"God is in the details," is one of those strange aphorisms that has longer legs than it should. I do not suspect to find God going through the details of President Obama’s newly minted budget. But, it is clear that what one will find therein is the other half of the title of his book: If his campaign was about hope, this budget is all audacity.
The most outrageous, and slightly duplicitous, pledge is that he will reduce the federal budget deficit by half by the end of his first term. This is possible only because this year’s bailouts and stimulus package raised the current deficit to an unheard of $1.75 trillion dollars. So, if he brings in a 2012 budget with a $500 billion dollar deficit, he will make his pledge. This does not obscure the fact that a $500 billion deficit is enormous. It is like pledging to cut your chocolate intake in half for Lent, but the week before Lent you start eating ten candy bars a day.
The most honest part of the budget is that it includes the funding for the Iraq war which the Bush administration kept off the books. This made the deficit look smaller than it really was but the GOP defended it because emergency appropriations are usually kept off the books. But, there is a difference between a one-time emergency, like the breaking of the levees in New Orleans, and a war that is both on-going and, so far from being an emergency, was a chosen course of action. The funding should have always been on the books. Now it is.
The largest changes are those we can all applaud. The President has put in large sums for health care reform, education and new energy sources. Most of his spending cuts come from reducing the rate of growth in the Pentagon budget. As Congressman Barney Frank pointed out on Hardball last night, paying for a missile defense system to protect the Czech Republic from an attack by Iran may not be the wisest use of funds, not least because we have no idea if the missile defense system will work and, even more, because there are not a lot of geo-strategic scenarios that foresee Iran attacking the Czech Republic. In the Bush years, money was literally thrown at the Pentagon and they had to find things to spend it on. It is better for all of us if that money gets thrown into health care or education.
I am a bit of a hawk, especially when it comes to the Mideast where some of my more dovish friends attend only to the plight of the Palestinians without looking at their politics or history, which do more to explain their plight than any accusation you can hurl at Israel. And, Lord knows, the threat from rogue regimes like Iran and North Korea are real. Still, there are ways to cut defense spending without harming our national security one iota. Outdated weapons systems, designed for the Cold War, are the single worst way to spend money. A weapon has no long-term stimulative effect: You need people to make the thing but it is built to not be used. Build the high-speed rail Gov. Jindal was complaining about and you not only employ workers laying the new tracks, you end with a train that ends at a terminus, creating a concentration of commuters, which will catch the eye of an entrepreneur who wants to sell bagels to them in the morning.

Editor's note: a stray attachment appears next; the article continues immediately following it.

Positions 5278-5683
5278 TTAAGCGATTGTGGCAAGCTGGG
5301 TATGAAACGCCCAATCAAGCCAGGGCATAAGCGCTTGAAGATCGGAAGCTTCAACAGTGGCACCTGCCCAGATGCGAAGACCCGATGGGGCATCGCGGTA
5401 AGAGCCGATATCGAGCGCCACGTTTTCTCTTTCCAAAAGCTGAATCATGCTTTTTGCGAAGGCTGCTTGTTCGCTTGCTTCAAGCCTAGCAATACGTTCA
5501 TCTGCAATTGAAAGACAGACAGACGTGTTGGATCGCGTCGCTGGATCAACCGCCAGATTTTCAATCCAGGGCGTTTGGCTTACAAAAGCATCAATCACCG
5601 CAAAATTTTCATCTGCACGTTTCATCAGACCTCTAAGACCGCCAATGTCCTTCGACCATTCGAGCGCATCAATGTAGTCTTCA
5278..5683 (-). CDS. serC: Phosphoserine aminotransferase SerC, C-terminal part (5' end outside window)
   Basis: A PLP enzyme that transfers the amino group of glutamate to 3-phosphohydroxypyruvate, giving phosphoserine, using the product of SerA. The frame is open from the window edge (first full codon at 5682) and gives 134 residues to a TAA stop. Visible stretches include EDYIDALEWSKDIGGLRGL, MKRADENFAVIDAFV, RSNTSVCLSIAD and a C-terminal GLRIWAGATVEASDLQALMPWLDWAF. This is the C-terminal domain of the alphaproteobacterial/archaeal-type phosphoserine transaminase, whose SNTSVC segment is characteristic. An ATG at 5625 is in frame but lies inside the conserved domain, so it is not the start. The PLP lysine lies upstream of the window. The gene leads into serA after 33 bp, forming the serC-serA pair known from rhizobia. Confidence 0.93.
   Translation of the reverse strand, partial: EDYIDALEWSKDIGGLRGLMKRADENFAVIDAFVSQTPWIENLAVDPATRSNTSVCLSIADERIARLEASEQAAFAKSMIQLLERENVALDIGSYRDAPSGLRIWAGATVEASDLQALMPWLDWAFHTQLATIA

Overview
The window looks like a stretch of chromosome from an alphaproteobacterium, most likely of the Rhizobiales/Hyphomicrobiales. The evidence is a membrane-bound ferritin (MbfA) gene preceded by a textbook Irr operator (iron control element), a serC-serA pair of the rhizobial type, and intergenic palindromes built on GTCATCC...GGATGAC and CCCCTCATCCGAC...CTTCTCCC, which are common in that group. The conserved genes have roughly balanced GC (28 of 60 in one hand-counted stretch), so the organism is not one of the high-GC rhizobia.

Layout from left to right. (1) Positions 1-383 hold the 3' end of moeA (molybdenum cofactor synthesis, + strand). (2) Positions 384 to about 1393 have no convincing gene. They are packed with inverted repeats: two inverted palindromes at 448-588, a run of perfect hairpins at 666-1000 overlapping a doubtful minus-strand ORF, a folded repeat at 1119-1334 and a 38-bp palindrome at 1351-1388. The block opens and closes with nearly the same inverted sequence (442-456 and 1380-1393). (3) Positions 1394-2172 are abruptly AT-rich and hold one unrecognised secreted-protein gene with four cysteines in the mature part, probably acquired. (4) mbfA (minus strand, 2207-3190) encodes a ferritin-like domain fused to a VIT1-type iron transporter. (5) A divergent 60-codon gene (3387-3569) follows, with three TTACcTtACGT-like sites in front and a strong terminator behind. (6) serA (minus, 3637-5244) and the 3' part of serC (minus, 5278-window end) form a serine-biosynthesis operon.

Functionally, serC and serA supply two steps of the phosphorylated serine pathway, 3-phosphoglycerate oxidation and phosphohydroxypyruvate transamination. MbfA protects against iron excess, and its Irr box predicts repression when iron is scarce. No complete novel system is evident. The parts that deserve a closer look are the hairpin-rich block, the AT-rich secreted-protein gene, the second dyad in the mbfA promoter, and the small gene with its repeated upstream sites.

The other most talked-about feature of President Obama’s budget is the ending of the Bush tax cuts. To be clear, these were set to expire anyway, which is how the GOP made it look like they were not budget-busters. There is no economic justification for maintaining them and a strong policy reason for letting them expire as planned. It sends the signal that there are more important things than becoming fabulously wealthy and that there is no national interest in allowing the few to become fabulously wealthy while the poor and middle class find it impossible to afford health care.
I am sure anyone will find something in the budget with which they disagree. And, overall, the numbers are staggering. But, if the investments in health care, energy and education pay off, then we will be able to pay down the debt as we did in the 1990s. President Obama has put the government’s budget on the right track.